Publishers Race to Print Books on Conflict Areas

FRANKFURT, Germany -- Publishers who hit the jackpot last year with volumes on Afghanistan are now scrambling to rush out books on Iraq amid growing speculation of a U.S.-led war.

At the Frankfurt Book Fair, the largest global publishing marketplace, companies are competing to figure out trouble spots of the future. Those with a good crystal ball can reap a financial bonanza.

A little more than a year ago, journalist Ahmed Rashid had sold a few thousand copies of his then relatively obscure tome on the Taliban rulers of Afghanistan. That was before the attack on the World Trade Center.

"With September 11 it completely took off," said Jonathan McDonnell, managing director of I.B. Tauris, the London-based publisher of the book.

The U.S. market has since bought 250,000 copies, and the rest of the world another 200,000, with translation rights sold to 22 countries. "For a scholarly book, this is unheard of," he said.

With publishers typically needing eight to 12 months between the time they receive a manuscript and distribute the book, keeping up with current affairs can prove a difficult task.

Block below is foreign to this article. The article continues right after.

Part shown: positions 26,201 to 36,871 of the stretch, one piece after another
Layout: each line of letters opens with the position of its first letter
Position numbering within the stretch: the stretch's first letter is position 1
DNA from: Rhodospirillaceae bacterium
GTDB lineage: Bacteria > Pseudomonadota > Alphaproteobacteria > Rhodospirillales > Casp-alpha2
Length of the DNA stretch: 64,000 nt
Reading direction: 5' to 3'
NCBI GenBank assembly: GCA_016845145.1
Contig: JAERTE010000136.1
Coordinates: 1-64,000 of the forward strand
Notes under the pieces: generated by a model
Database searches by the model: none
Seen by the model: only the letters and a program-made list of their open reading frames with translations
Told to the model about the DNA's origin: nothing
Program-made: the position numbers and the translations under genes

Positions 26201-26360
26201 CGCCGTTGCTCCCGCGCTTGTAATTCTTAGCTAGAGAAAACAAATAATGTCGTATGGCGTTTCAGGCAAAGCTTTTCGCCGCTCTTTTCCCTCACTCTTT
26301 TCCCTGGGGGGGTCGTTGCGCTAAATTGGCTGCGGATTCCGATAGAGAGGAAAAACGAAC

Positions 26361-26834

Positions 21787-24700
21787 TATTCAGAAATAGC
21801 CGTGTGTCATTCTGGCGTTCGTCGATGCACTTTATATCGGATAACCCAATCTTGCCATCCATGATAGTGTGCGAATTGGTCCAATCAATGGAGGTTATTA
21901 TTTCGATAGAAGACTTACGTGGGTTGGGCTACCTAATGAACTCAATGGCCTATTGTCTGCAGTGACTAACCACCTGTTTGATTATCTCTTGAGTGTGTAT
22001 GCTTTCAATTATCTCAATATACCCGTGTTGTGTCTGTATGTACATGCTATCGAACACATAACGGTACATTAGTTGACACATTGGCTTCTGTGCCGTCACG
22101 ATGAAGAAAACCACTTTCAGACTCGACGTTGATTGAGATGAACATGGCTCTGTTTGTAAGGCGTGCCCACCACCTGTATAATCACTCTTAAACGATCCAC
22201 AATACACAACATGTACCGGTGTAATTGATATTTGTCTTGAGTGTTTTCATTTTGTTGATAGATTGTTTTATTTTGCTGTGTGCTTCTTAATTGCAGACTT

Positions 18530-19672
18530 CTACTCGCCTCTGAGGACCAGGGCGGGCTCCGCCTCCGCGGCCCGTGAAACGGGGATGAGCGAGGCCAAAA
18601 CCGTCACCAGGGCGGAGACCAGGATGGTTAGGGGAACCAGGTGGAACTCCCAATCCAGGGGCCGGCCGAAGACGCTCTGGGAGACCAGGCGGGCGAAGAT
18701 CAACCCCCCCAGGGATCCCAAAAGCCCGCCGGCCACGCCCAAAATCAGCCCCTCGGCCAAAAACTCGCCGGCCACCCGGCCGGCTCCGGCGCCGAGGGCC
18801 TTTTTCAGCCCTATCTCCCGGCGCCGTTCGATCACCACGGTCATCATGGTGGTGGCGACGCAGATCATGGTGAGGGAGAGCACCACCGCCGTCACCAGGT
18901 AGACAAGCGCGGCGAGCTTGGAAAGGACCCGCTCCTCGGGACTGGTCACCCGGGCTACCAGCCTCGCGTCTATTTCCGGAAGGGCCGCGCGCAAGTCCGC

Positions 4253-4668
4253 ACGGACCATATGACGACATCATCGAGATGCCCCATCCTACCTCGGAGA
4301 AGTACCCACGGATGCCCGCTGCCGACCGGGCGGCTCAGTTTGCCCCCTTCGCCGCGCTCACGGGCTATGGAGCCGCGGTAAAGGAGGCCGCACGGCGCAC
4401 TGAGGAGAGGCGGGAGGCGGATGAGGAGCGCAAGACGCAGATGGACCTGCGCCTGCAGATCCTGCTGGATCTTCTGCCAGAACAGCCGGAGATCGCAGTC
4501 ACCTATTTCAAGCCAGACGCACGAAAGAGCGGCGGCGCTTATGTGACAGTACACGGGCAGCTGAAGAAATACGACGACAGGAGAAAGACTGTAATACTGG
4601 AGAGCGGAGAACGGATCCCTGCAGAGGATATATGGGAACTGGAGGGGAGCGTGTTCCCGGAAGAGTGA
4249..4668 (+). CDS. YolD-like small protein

"You can either be very, very quick, or you have to take a long view," said Colin Robinson, publisher at the New Press in New York. "That is the skill in being a political publisher."

Interest in Afghanistan is now fading fast and world attention switching to Iraq, where the United States may launch a war over Saddam Hussein's alleged weapons of mass destruction. Some publishers have rushed new Iraq books into print, including "War Plan Iraq: Ten Reasons Against War on Iraq."

Other publishers are also commissioning new Iraq books.

"In this case there has been such a build up in the States that we and one or two others have been able to get out there and try to stop the war before it starts," said Niels Hooper, publicity director at Verso, a leftist-oriented press. He said the book was published in less than five weeks, lightning speed for the industry.

"When 9/11 first happened, the books that did well were anything on Afghanistan or the Taliban," said Nancy Stewart, lead buyer for Ingram Books, a large American book wholesaler. "The Koran went way up in sales."

The trick is to have a good book out on a potential hotspot before it becomes the focus of world attention. For example, Robinson is betting that the Indo-Pakistani conflict could heat up and is planning a new book on the theme.

McDonnell said I.B. Tauris is coming out with a new book on Macedonia, believing that fresh trouble could brew in the Balkans. But he recognizes the cost of wrong bets can be high, and recalled the publication of a number of books about the Soviet Union just before its 1991 collapse. "We couldn't even sell them as remainders," he said. "Thousands of books were destroyed along with the Berlin Wall."